Whether it’s pop, hip-hop, country, or classical, we all have favorite songs that make us move or simply move us. But could music help as we battle different diseases and conditions?
Danielle Decosmo’s stage is a hospital room.
“It just uplifts you,” said Virginia, who is a cancer patient.
The hospital volunteer plays for cancer patients like Virginia.
“It does a lot towards helping you get the right attitude to heal, instead of feeling down and sorry for yourself,” said Virginia's husband David.
“I do see a change often," said Decosmo. "I definitely think music helps people heal.”
Board Certified Music Therapist Elizabeth Stegemoller knows it does.
“Music stimulates multiple areas of the brain,” she said.
The neuroscience PhD specializes in Parkinson's and says walking in time with music can help patients overcome walking difficulties.
“If you have a person with a motor disorder, you can use music to help facilitate movement,” explained Stegemoller.
She tells us after singing training, Parkinson's patients’ speech can improve too.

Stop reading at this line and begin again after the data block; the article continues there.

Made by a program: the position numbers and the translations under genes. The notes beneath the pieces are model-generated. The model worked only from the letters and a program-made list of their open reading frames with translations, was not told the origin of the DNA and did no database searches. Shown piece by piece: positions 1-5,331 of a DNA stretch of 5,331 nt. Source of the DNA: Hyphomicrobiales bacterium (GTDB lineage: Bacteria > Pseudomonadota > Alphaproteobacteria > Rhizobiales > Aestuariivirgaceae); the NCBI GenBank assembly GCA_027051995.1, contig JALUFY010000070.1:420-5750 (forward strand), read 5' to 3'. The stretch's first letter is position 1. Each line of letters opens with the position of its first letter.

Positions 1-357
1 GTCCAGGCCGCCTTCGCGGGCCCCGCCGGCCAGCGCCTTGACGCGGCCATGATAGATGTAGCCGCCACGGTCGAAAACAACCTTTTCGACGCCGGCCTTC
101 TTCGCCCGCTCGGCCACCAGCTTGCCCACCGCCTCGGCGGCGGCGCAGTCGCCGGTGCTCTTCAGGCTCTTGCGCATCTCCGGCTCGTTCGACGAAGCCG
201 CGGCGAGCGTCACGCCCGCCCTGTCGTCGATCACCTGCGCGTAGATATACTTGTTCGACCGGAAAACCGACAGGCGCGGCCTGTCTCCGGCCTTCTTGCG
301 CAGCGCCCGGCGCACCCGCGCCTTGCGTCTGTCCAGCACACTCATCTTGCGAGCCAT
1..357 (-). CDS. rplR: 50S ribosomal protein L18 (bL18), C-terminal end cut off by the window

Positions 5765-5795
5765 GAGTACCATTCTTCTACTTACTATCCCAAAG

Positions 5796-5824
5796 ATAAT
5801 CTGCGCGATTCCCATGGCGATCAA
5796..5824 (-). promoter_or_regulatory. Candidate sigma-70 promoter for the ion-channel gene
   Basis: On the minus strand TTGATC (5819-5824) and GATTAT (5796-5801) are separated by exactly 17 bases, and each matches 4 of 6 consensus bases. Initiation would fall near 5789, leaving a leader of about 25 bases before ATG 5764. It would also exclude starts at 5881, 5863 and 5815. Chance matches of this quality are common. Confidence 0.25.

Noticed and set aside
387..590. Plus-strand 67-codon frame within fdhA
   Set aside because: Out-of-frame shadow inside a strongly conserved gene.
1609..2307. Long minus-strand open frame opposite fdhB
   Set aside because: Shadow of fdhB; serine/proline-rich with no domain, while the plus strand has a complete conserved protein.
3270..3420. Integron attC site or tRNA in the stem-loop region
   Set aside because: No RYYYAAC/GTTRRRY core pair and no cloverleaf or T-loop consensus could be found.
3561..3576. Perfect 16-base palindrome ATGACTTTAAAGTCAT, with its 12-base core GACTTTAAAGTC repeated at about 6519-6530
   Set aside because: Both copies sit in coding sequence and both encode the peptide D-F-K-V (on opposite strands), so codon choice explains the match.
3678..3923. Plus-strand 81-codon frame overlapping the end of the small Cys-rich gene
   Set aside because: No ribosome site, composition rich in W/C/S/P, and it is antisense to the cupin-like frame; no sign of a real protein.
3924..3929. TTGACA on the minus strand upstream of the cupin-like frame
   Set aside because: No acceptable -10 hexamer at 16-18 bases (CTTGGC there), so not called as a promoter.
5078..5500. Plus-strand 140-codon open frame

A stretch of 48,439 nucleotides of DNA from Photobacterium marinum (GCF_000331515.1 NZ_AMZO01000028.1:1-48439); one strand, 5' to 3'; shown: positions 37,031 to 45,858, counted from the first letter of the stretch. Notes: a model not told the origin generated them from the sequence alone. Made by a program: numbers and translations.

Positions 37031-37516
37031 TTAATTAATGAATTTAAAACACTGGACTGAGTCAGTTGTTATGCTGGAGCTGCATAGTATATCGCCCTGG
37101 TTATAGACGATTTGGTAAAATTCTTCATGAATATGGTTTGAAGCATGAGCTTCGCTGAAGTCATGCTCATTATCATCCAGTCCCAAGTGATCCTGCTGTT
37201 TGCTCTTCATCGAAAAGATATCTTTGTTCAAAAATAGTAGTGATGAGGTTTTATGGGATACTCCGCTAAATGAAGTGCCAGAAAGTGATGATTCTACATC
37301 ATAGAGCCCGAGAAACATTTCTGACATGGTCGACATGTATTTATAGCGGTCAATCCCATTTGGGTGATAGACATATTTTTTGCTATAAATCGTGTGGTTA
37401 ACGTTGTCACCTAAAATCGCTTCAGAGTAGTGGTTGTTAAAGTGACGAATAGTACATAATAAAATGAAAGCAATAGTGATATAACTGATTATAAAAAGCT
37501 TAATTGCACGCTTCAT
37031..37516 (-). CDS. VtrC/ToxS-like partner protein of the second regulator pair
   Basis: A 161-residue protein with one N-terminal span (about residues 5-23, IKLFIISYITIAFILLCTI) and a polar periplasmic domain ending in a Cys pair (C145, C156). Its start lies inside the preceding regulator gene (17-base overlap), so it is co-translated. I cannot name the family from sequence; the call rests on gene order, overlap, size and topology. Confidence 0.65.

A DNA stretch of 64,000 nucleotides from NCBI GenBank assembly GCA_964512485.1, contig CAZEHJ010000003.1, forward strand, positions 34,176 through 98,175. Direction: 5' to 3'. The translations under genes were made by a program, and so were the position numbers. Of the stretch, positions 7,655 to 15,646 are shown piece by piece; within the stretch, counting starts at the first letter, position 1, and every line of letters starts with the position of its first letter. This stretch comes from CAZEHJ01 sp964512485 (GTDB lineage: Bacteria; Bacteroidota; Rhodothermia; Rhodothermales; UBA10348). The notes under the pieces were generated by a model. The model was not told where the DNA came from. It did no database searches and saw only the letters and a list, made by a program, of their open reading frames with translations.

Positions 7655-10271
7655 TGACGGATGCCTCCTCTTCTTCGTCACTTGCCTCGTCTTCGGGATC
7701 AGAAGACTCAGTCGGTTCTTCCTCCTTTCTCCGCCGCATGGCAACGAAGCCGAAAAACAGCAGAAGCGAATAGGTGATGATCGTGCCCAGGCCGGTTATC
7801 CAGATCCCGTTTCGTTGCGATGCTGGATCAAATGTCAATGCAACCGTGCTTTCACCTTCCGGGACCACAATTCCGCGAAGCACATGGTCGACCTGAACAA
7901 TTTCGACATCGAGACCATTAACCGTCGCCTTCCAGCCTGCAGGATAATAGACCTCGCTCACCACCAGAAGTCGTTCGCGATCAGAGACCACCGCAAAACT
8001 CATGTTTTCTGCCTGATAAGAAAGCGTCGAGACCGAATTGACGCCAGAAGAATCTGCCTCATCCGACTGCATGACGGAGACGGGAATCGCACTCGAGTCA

A program at Saint Louis University is testing if music improves cancer treatment by decreasing patients' stress. Research at the University of Kentucky found it did reduce surgery patients’ pain and recovery time. And it’s been shown to increase Alzheimer's patients’ cognitive function. Stegemoller says, more research is needed to find out what music changes in the brain.
“There’s a lot of theories out there as to why it’s working, so now those theories need to be tested,” Stegemoller said.
In the meantime, music seems to be making Virginia's treatment a little more bearable.
“You just feel good,” Virginia said.
Music programs for vets with P.T.S.D. are showing promise. A study funded by the VA found vets given six weeks of guitar lessons reported a 21 percent reduction in overall symptoms and a 37 percent increase in health related quality of life.